Symantec survey: companies retaining way too much way too long

Symantec Corp.  released the findings of its 2010 Information Management Health Check Survey, which hammers home a point I made the other day about getting rid of unnecessary data.

For the current survey, Symantec  surveyed 1,680 enterprises in 26 countries.  They found that while 87% of respondents believe in the value of a formal information retention plan,  only 46 percent actually have one.  Too many enterprises save information indefinitely:

For example, three quarters of backups have infinite retention or are on legal hold. That is a huge number. Think of this: Some estimates are that there is roughly 50 petabytes of backup tape stock in enterprise backup libraries. That means nearly 38 petabytes of backup tape is dedicated to retaining enterprise information forever in a format that is extremely difficult to access and manage. To put that in perspective, 38 petabytes of backup tape would stretch to the moon and back 13 times with enough left over to circle the globe 7 times. That is a lot of tape.

Furthermore, enterprises told us they know a quarter of the information isn’t even needed and shouldn’t be retained.

Enterprises also report that one in six files is archived indefinitely.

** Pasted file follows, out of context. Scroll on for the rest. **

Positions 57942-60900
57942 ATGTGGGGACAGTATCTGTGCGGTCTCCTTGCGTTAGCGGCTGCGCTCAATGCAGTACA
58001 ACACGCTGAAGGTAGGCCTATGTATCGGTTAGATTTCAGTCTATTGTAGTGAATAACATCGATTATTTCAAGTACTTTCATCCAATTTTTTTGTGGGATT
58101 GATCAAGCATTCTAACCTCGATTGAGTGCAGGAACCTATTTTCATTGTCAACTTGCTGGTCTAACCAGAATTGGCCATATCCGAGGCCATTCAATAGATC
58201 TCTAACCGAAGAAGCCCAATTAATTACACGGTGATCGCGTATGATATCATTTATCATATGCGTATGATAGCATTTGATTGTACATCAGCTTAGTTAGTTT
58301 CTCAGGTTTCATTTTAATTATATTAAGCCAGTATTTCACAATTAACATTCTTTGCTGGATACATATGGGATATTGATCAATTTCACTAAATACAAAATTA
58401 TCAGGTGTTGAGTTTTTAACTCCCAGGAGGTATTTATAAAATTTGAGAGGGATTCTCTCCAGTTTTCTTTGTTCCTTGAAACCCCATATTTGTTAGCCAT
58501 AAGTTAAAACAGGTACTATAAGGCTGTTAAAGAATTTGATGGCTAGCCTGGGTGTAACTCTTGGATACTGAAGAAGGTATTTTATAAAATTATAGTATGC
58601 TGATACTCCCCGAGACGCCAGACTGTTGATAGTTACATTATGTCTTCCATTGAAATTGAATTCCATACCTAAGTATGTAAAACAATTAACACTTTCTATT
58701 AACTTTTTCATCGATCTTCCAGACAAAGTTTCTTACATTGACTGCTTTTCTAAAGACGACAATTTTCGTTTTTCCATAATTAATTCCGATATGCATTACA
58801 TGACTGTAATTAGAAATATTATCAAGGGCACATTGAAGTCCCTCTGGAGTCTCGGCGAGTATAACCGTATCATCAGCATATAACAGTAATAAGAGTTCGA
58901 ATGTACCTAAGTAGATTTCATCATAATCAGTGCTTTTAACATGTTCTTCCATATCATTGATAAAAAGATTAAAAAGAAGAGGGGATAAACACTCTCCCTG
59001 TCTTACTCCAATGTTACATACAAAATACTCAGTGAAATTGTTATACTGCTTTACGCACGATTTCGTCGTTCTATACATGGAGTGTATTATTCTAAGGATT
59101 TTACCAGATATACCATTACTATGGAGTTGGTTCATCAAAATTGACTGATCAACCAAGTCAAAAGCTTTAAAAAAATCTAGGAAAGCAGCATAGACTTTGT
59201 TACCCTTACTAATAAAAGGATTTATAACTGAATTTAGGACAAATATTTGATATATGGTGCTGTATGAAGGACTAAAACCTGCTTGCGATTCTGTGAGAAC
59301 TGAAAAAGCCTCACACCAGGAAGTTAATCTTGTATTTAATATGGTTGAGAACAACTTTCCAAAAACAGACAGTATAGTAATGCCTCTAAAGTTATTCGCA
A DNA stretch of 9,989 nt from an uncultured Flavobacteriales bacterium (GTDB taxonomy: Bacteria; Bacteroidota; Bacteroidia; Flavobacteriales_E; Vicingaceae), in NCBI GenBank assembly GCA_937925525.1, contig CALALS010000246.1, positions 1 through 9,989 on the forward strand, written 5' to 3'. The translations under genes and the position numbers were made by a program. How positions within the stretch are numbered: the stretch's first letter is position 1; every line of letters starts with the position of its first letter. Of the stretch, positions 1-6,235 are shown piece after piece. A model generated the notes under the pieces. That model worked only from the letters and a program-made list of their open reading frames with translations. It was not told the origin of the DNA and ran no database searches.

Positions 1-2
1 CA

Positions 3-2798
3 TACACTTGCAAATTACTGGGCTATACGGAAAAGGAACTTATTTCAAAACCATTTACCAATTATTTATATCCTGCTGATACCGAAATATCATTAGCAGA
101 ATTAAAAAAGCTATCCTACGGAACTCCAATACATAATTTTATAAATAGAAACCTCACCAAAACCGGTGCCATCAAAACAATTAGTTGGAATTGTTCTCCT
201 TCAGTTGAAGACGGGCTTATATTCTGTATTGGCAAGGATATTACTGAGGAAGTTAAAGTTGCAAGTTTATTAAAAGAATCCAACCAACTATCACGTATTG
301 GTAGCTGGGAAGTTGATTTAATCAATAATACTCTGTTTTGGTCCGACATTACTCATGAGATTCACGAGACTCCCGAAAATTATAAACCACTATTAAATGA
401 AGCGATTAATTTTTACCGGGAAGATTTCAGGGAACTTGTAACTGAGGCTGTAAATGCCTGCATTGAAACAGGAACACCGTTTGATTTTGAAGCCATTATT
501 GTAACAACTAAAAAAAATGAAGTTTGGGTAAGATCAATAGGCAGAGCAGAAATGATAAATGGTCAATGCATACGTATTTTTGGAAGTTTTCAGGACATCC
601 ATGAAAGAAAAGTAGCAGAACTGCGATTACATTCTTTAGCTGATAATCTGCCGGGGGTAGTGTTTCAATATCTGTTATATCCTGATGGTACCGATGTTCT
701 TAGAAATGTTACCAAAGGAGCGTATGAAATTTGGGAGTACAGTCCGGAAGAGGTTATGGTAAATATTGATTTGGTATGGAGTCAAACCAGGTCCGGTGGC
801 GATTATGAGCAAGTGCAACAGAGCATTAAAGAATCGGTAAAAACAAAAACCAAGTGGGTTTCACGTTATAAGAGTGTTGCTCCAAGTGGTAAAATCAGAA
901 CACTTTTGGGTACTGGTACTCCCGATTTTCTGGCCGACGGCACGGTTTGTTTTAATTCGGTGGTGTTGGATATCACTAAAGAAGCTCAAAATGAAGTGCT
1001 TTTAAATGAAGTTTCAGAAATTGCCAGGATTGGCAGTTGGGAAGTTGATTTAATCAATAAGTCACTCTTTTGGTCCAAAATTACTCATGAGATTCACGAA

According to the report, over-retention is having serious consequences:

Studies show that storage costs continue to skyrocket as over retention has created an environment where it is now 1,500 times more expensive to review data than it is to store it. And it is not just the raw cost of tape stock and hard disks, but the higher costs of managing such massive stores.

Second, backup windows are bursting at the seams. It is becoming increasingly common to hear of weekend backups taking more than a single weekend. Recovery times are even worse. The time it takes to restore such massive backups will bring any disaster recovery program to its knees.

Finally, with the massive amounts of information stored on difficult-to-access backup tapes, eDiscovery has become a lengthy, inefficient and costly exercise.

Read the full report here (pdf).

About the author: Dissent

Comments are closed.